AT A TIME when society's masculine ideal looks like a cross between Justin Bieber and a wet dog, I can't imagine future-dwellers will ever believe such a creature as Danny Trejo ever existed. He'll be spoken of in hushed tones, as a legend; he'll be the subject of tall tales, this chopper-riding Aztec barbarian, his time on Earth containing more glory than the images on the side of any van could ever contain. Luckily for us, Danny Trejo is the manliest man alive, and nobody that manly can ever die. (Don't talk to me about Chuck Norris. Chuck Norris can eat a dick. Go ahead, put him up against Machete. It's pretty hard to roundhouse kick anyone when you have a knife in your face.)
And while other manly men of cinema have fallen off and gotten fat, or injected so much HGH in their aged, half-plastic bodies that they piss ground beef, Trejo is the definition of authenticity. Hollywood isn't exactly known for its tendency to keep it real, which perhaps explains why it's taken until 2010 for the baddest ass in cinema since Lee Marvin to land a leading role (in this week's Machete—see our review in this week's issue). But even in the roughly 50,000 supporting turns he's taken over his 20-plus-year career, Trejo has left an indelible impression on us, and on film itself.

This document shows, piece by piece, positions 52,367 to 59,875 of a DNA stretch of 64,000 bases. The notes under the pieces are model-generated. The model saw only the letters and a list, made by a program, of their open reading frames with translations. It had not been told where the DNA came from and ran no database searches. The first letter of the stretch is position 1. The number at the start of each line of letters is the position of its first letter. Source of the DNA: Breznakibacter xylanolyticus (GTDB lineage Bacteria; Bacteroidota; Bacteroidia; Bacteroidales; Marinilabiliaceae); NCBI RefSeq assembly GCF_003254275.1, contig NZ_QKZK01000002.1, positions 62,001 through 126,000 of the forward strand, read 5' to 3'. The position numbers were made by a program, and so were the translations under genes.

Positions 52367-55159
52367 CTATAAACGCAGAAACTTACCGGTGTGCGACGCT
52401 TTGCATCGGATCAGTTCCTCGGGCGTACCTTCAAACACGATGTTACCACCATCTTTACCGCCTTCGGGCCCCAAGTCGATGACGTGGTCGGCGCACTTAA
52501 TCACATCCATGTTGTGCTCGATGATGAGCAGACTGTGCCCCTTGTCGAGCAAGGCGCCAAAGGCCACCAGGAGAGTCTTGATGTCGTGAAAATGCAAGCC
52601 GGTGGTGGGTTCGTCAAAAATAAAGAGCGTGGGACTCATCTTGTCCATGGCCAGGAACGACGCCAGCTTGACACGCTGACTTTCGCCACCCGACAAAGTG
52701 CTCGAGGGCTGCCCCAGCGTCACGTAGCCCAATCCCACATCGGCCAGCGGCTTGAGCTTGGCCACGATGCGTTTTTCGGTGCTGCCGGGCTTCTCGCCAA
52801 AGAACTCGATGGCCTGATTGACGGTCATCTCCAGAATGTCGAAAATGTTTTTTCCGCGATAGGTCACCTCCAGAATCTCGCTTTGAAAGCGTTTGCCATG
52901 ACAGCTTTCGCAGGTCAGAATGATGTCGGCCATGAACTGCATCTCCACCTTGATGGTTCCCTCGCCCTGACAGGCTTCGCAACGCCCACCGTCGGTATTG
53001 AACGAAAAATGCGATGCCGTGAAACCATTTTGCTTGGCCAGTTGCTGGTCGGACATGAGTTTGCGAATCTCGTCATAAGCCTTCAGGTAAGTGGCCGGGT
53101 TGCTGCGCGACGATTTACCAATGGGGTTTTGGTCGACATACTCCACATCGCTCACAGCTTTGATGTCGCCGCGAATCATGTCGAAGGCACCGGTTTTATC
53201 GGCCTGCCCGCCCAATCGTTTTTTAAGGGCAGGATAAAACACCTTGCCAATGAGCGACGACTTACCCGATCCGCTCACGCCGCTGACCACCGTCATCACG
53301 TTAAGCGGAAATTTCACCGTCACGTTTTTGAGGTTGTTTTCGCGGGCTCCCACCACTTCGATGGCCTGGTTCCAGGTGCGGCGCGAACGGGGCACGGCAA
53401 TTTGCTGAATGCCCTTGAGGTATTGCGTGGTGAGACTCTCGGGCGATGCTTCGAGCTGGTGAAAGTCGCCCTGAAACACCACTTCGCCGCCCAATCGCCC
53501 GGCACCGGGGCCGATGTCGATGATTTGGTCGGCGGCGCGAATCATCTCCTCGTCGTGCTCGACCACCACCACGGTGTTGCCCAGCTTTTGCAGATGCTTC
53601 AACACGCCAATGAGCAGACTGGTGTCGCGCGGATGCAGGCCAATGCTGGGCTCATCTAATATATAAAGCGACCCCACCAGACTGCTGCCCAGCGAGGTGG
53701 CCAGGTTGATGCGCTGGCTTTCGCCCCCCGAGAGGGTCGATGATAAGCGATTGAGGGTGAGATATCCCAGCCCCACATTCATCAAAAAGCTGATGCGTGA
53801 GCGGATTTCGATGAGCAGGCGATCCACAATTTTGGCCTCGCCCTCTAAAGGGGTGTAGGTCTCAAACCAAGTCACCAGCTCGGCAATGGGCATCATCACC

The list of actors he made look like pansy bitches by simply standing near them includes Robert De Niro (first in 1995's Heat, and again in Machete), Steven Seagal (first in 1990's Marked for Death, and yes, again in Machete), Nicolas Cage (1997's Con Air), and a fuckin' predator (2010's Predators). He inspired Gary Busey to create the legendary insult "butt-horn" in 1988's Bulletproof, and then played the first vampire/Cardassian bartender in 1996's From Dusk Till Dawn. True, his characters usually die, but the Trejo doesn't care if he gets pretend-killed by a preening simp like Vin Diesel. Trejo survived a childhood drug addiction, multiple robberies, and San Quentin. That kind of confidence translates no matter how little screen time he has. And if he ever goes, we'll wish, too late, he'd had more of it.